After multiple trials of the same downhill switchbacks, my personal problem is picking the correct lines (which includes keeping my eyes on the road rather than how close I am to the edge of the cliff....very difficult to train myself to NOT look at dangerous areas) and, eventually, getting a telescoping seat post because I don't want to lower my seat for the downhills because that would be a big "pain in the butt" to do every time I find myself in a difficult downhill section of the ride; Because you are correct that I can do the bike/body separation and turns better with a lower seat. Currently, I can decently power uphill with my flat pedals without any knee pain with my current saddle height.

    Thank your all for your advice thus far. I am doing MUCH better than before even though I am still freaking out each time on difficult downhills.
    2014 Liv Lust
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    2012 Specialized Amira Elite
    2010 Santa Cruz Juliana with R kit and Crampon pedals (sold)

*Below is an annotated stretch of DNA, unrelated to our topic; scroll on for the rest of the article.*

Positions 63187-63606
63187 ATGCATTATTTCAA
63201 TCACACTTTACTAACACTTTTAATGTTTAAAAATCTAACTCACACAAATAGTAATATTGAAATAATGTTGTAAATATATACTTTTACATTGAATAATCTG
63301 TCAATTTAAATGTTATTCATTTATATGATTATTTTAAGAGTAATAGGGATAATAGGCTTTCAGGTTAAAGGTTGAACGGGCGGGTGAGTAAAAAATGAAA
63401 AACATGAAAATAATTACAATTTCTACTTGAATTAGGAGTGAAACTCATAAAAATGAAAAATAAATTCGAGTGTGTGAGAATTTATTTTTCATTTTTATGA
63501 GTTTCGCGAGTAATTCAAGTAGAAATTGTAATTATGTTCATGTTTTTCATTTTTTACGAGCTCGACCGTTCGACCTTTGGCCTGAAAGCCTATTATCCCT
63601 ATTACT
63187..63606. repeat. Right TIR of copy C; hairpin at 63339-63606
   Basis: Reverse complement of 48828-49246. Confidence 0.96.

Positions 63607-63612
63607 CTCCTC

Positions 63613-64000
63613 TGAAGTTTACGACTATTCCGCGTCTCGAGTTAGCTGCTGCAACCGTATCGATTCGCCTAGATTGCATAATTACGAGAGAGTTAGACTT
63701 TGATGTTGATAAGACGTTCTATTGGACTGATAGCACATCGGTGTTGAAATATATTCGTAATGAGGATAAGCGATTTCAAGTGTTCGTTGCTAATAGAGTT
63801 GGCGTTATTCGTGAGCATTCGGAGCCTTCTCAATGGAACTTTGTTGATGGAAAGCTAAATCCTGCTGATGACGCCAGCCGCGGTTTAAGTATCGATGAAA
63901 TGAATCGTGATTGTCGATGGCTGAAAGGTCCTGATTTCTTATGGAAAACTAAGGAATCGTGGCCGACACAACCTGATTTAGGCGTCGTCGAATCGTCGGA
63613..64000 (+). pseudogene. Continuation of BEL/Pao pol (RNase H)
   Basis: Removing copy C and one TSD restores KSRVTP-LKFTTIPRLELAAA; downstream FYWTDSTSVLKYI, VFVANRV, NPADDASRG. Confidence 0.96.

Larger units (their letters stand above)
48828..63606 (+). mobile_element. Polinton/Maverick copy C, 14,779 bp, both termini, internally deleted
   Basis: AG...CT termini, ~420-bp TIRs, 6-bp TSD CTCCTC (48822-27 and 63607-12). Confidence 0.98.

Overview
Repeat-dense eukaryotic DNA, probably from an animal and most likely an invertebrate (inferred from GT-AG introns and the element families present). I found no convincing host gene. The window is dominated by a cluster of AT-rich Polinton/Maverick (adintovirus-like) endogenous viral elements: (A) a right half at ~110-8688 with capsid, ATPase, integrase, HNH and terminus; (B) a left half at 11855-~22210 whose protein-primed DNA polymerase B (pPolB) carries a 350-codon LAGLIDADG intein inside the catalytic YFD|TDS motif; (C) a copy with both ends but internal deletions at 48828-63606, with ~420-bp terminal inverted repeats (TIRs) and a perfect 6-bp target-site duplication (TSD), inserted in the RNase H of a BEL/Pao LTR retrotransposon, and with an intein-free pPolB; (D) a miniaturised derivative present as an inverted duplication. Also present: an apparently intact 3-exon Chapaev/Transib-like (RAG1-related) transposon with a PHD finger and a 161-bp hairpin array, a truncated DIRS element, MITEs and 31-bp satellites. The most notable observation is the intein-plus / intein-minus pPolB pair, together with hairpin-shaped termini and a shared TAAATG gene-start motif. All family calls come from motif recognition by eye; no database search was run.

2011 Specialized Ariel Sport,suspension post,Serfas Rx Women's Microfiber saddle (sold)

  13. #13
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    So you went narrower? Hmm. I went wider. Just goes to show how different things work for different people.
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  14. #14
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    I went wider too with the Ibis. I really like it when I'm climbing.

    Veronica
    Discipline is remembering what you want.


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  15. #15
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    TM, I think it's really interesting that the fit involved cutting your bars down. Are these guys used to fitting roadies? Every thing I am learning about MTB technique with my coaching certs points to wider bars being more stable, and have many other advantages but that certainly did not used to be the case. Example, my 2001 FS came with 22" bars, the one I bought in 07 had 25" and now 28" or more is standard. The shops I work with want you to start wide, try and then cut them down after you've ridden them for a bit. And sure, they can be intimidating and feel pretty strange if you are used to narrow bars.
    Last edited by Irulan; 10-25-2013 at 04:40 PM.